See him talk about Vernon in Daniel Zuckerbrot’s documentary The Spirit of Magic.
And if you don’t already own it, you can do yourself a favor by getting the book Diaconis penned with his colleague Ron Graham, Magical Mathematics: The Mathematical Ideas That Animate Great Magic Tricks.
French Magic Convention 2023
This year’s national convention of the French magicians will be held from October 5 to 8 in la Grande Motte, at the famous Côte d’Azur.
I will be there and give an interview-talk about books, and my publisher Ludo and his Marchand de Trucs, France’s most important publisher of magic books, will be there, too, presenting his latest releases. Among others, he will be offering the recently reprinted and completely newly layouted French version of Card College Volumes 1, 2, 3, and 4 (5 will follow in December and close the series), as well as Sharing Secrets (capriciously translated-adapted to French by Richard Vollmer).
So, if you want to spend a few days in the South of France – and who wouldn’t! – make your plans now.
More info in all languages HERE… translated from French by Google Translate (understandable and amusing).
The Problem of the 17 Camels
Reading in a book about recreational math, I was reminded of a riddle that is quite old and turns up in different forms in this type of books.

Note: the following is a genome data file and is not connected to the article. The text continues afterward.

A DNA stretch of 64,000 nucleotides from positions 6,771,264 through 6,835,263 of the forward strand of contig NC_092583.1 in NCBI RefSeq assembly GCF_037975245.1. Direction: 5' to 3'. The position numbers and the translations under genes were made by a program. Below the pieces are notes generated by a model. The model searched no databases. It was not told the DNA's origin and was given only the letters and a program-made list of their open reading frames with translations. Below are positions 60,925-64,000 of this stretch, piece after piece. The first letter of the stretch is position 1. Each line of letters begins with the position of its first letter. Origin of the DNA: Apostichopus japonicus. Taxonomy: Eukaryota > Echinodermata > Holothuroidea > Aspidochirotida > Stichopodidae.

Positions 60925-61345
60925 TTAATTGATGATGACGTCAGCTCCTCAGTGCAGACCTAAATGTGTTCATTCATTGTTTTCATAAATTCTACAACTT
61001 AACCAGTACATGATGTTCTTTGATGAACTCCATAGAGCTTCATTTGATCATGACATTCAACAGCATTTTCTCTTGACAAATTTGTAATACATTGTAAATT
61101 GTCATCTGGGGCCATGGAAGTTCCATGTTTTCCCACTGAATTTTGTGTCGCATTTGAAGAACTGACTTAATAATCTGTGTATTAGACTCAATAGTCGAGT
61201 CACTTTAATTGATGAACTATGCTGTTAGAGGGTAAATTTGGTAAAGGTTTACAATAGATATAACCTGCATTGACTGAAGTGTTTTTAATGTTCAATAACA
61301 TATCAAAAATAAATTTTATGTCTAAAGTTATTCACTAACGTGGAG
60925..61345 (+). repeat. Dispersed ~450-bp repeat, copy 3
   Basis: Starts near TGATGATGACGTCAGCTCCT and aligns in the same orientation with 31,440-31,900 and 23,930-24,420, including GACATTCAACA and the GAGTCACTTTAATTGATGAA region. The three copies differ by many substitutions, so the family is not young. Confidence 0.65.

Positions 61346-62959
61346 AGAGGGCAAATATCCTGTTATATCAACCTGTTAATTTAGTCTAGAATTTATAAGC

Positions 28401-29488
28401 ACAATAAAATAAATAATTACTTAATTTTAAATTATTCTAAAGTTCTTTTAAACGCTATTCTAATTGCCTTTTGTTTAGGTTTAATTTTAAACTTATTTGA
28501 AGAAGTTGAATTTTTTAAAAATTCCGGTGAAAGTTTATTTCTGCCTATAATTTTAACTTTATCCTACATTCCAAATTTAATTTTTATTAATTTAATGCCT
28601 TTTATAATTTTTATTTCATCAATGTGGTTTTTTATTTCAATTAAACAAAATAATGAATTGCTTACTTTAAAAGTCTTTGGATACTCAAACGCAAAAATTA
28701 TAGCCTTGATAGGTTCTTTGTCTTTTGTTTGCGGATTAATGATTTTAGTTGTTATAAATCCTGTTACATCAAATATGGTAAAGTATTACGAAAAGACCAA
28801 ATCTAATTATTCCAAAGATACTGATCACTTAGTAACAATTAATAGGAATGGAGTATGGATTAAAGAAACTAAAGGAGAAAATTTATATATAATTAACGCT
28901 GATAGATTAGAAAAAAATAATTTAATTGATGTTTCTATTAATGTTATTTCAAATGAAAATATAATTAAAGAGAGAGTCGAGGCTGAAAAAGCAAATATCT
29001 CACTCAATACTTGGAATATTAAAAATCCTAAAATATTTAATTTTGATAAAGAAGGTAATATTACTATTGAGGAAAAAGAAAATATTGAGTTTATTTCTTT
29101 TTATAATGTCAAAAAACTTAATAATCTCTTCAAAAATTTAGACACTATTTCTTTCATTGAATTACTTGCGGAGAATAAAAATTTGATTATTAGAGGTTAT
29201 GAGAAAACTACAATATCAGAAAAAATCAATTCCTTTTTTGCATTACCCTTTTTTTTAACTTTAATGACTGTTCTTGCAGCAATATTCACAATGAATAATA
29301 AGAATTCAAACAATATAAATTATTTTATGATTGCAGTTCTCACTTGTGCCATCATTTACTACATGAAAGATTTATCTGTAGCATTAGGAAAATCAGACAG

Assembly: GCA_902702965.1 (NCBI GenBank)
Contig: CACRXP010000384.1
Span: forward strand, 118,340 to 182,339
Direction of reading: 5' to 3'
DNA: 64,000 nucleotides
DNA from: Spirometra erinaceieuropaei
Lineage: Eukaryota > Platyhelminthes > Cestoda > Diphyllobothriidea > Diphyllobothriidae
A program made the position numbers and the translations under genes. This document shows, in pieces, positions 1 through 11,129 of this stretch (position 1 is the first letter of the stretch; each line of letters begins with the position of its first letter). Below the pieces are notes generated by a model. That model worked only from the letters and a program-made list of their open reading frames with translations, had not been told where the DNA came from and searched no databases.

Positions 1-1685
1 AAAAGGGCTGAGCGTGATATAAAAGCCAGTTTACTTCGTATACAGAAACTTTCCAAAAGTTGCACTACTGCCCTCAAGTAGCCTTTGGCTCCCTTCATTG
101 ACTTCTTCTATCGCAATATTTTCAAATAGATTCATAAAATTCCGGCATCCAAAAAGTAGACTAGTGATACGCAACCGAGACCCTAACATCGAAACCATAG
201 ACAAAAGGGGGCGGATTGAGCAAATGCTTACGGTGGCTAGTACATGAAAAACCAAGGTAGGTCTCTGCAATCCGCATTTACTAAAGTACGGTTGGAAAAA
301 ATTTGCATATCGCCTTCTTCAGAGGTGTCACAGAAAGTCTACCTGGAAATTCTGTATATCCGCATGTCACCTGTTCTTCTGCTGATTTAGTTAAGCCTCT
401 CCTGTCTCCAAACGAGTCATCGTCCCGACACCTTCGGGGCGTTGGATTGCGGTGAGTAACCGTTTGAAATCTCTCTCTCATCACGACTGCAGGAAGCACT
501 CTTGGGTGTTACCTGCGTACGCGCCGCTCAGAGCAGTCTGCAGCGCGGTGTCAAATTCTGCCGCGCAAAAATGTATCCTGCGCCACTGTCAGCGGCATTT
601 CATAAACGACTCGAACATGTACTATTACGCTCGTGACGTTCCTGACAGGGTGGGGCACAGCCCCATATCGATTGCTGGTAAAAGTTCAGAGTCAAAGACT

Here is one version of the problem: A father left 17 camels to his three sons and, according to the will, the eldest son should be given a half of all camels, the middle son the one-third part and the youngest son the one-ninth.
If you’re not familiar with this, try to find a solution before reading on (without butchering the camels…).
Here is how the sons solved the problem: They asked a wise man to help them. He added his own camel, bringing the camel herd to 18. Now the oldest son took 18:2=9 camels, the second son took 18:3=6 camels, the third son 18:9=2 camels, totaling 17 camels (!), after which the wise man took his own camel back and went away.
If you don’t understand why and how this works, I won’t tell you, you find the solution on Internet, or if you’re good at math and logical thinking you’ll come up with the solution yourself 🙂
The reason I’m mentioning it, is another one. “The Problem of the 17 Camels” inspired me to create the following little trick that you might like:
Tell the problem and its solution (without explaining why it works): That’s your Prologue.
Start by openly putting a Joker in the card case – if your deck doesn’t have a Joker, take a Jack, saying this Jack is “wild”, meaning it can take any identity, like a Joker. The implication is that this is the 18th camel, and you may mention that.
Deal 16 cards face down on the table, NOT saying how many there are, but explaining that they will be needed to solve the difficult problem in just a minute.